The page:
NewsDecember 23, 2016

Google Earth Shows 30 Years of Climate Change

Brian Kahn

By Brian Kahn

Follow @blkahn

Satellites have revolutionized the way we see the world. Since the first satellite image of earth was taken in 1959, they’ve captured a world reshaped by humans.

Cities have risen, lakes have dried out, ice shelves have disappeared and the future of energy has begun popping up in deserts and fields around the world. Human ingenuity put the satellites into orbit hundreds of miles above the earth to chronicle these changes. And now human ingenuity has strung together decades of images to crystalize what those changes look like in every corner of the globe.

Google has been collecting a database of imagery from the Landsat and Sentinel satellite systems that spans 1984 until the present. It’s part of a petabyte-scale database from our eyes in the sky (for reference, you’d need 31,250 iPhone 7s — the basic 32 gigabyte version — to store a single petabyte of data). Using their Earth Engine system, anyone with an internet connection can see those changes. Here are some of the starkest and most hopeful timelapses of our planet.

The Larsen ice shelf disintegrates in Antarctica

The Antarctic Peninsula protrudes from the continent like a crooked finger. As climate change has helped crank up the temperature there, it has led to the spectacular collapse of some of the previously stable ice shelves on its edges. The vivid images of the demise of the Larsen A and B ice shelves are clearly visible from space. Now scientists have seen worrying signs that Larsen C is likely entering its final days. When ice shelves collapse, they allow the ice sheets currently trapped on land to speed toward the ocean, driving sea levels higher around the world.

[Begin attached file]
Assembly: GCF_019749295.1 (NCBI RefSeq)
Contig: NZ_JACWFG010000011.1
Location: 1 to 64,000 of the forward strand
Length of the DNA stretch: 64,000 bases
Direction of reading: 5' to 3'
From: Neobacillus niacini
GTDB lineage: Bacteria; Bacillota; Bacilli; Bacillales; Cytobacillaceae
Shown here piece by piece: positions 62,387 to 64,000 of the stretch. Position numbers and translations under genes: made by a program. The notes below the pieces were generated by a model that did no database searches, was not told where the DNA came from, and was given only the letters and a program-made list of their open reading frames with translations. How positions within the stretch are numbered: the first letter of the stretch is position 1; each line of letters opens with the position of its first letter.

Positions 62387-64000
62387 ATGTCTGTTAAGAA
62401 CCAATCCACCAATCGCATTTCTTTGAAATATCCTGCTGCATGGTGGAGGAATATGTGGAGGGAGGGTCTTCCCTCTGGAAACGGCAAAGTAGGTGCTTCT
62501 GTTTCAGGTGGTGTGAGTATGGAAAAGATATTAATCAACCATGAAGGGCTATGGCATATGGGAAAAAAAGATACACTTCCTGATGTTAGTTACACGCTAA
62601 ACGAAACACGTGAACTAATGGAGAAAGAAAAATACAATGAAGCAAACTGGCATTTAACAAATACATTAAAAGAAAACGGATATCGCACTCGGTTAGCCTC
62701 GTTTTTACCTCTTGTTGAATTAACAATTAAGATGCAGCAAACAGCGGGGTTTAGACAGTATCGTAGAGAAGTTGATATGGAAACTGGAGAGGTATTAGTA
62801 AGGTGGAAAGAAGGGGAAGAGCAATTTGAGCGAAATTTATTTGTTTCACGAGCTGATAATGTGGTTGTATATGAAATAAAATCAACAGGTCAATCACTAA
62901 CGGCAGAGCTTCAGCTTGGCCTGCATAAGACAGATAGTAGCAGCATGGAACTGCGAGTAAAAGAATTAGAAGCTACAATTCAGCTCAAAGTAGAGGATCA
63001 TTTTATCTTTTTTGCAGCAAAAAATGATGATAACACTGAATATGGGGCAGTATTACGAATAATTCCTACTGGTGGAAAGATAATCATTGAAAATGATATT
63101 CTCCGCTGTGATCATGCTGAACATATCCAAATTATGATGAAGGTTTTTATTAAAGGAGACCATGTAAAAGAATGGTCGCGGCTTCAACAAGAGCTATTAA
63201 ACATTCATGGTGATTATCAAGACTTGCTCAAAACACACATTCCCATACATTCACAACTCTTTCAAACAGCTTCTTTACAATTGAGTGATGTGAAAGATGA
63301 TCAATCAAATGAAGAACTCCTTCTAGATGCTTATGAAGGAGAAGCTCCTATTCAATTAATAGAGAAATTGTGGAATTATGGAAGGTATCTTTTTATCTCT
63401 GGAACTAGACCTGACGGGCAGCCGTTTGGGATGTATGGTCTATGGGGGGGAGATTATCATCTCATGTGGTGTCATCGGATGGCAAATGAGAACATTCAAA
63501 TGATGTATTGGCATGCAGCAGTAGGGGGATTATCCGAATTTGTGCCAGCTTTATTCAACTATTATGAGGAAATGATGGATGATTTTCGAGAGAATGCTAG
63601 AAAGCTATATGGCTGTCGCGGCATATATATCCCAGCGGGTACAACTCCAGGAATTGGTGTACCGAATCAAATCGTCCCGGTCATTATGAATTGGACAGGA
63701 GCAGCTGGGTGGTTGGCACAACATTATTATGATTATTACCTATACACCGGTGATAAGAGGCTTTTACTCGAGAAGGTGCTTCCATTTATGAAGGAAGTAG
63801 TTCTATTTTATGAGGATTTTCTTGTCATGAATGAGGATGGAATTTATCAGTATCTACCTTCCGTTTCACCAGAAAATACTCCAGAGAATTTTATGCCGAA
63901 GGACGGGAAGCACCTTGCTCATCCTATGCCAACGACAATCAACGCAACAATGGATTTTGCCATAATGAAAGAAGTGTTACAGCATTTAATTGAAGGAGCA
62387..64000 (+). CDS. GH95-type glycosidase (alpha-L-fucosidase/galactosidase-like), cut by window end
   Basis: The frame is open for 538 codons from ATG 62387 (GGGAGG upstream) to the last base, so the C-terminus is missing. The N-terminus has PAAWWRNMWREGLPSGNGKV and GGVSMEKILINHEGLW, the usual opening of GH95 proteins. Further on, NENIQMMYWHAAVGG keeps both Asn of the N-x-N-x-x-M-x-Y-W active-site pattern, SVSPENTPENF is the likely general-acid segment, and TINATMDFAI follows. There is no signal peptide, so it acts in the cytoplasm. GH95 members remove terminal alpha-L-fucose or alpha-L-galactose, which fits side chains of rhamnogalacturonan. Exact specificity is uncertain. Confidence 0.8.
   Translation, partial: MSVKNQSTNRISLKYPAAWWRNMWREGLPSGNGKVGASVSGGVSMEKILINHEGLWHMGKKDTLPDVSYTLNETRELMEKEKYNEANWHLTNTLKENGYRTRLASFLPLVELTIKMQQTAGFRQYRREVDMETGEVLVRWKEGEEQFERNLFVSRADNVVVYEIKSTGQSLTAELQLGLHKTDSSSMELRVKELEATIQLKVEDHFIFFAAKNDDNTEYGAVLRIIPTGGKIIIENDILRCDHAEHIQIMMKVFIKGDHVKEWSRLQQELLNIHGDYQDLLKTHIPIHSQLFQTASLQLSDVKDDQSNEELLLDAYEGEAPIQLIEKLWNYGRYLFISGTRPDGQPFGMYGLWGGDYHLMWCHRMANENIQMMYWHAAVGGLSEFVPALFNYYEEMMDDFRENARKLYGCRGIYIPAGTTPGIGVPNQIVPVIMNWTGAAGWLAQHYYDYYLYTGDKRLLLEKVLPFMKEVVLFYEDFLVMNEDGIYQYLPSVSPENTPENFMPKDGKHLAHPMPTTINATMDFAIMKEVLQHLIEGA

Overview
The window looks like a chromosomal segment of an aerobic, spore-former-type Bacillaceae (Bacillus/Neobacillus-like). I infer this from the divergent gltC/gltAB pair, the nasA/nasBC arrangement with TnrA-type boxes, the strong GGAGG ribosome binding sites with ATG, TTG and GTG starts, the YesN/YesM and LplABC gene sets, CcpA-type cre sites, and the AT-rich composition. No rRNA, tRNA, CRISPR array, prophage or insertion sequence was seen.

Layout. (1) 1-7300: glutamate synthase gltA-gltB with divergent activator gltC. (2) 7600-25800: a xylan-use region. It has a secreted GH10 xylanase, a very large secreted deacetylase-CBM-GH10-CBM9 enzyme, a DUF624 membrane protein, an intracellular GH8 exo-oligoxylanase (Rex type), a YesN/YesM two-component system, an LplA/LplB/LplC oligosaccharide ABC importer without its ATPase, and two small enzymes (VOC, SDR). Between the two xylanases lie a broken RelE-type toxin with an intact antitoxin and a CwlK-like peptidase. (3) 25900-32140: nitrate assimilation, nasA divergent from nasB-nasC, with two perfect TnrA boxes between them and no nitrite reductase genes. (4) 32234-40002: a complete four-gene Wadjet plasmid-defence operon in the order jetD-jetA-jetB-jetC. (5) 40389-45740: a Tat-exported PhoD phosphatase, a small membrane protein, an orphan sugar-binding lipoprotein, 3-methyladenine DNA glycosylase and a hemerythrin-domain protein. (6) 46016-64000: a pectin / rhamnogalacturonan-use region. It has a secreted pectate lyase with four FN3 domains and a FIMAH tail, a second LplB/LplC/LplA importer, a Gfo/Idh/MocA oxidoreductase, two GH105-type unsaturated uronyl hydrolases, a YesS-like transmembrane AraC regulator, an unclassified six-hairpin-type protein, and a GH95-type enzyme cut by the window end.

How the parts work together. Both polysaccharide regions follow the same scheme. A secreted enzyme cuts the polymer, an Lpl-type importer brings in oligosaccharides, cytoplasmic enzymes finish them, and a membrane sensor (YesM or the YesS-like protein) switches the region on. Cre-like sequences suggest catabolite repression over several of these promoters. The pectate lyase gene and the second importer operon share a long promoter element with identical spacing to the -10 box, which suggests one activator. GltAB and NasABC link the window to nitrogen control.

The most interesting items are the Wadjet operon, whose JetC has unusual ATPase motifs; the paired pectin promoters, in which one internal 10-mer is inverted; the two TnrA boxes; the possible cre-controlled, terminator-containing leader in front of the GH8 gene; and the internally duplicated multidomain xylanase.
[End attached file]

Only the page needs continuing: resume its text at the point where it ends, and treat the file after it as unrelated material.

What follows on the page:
The Aral Sea dries up in Central Asia

Once the fourth largest lake on earth, the Aral Sea (don’t let the name fool you, it’s a freshwater lake) has died a drawn out death at the hands of agriculture and drought. Farmers have been diverting water from the Central Asian lake for decades. From 1960 to 2010, the lake lost 88 percent of its area and 92 percent of its volume. A drought two years ago further expedited its transition into a dusty pit with a few puddles. More intense droughts fueled by climate change could only further serve to heighten water scarcity in Central Asia and elsewhere.

Oil sands production booms in Canada

Boreal forests blanket much of Canada. But zooming into the northeast edge of Alberta reveals a growing disturbance in the undulating stands of spruce and pine trees. The region’s oil sands boom has given rise to a mining and refining operation that has mushroomed over the past 30 years. Pits, tailings ponds and refining equipment have helped create an enormous footprint in the forest. The result has been a steady rise in production that reached more than 2.5 million barrels of oil a day on average in 2015. The emissions from the mining operation as well as the oil it produces contribute directly to climate change as well as local environmental degradation.

Palm oil leads to massive deforestation in Indonesia

A ubiquitous ingredient in everything from chocolate to shampoo, palm oil is almost certainly part of your daily life. It’s also a huge cause of deforestation globally as corporations clear huge swaths of rainforest and replace it with palm oil plantations. Nowhere has that shift been more apparent than Indonesia, which has the highest deforestation rate in the world. The forest loss hurts biodiversity and is also a major driver of climate change. In the 2000s, palm oil production in Indonesia alone produced as much carbon pollution as 45-55 million cars.

Solar power gains a foothold from China to California

Satellites don’t just capture the causes and effects of climate change. They capture the solutions, too. Solar power is one of those solutions, and its energy-generating capacity has been growing exponentially over the past 15 years. In 2015, an average of 500,000 solar panels were installed everyday around the world. That includes installations on rooftops of individual houses and utility-scale large arrays being built to produce energy for the masses. Some of the largest solar plants in the world are in China and California, their sharp geometric shapes mirroring the patterns on the photovoltaic panels that make them up.

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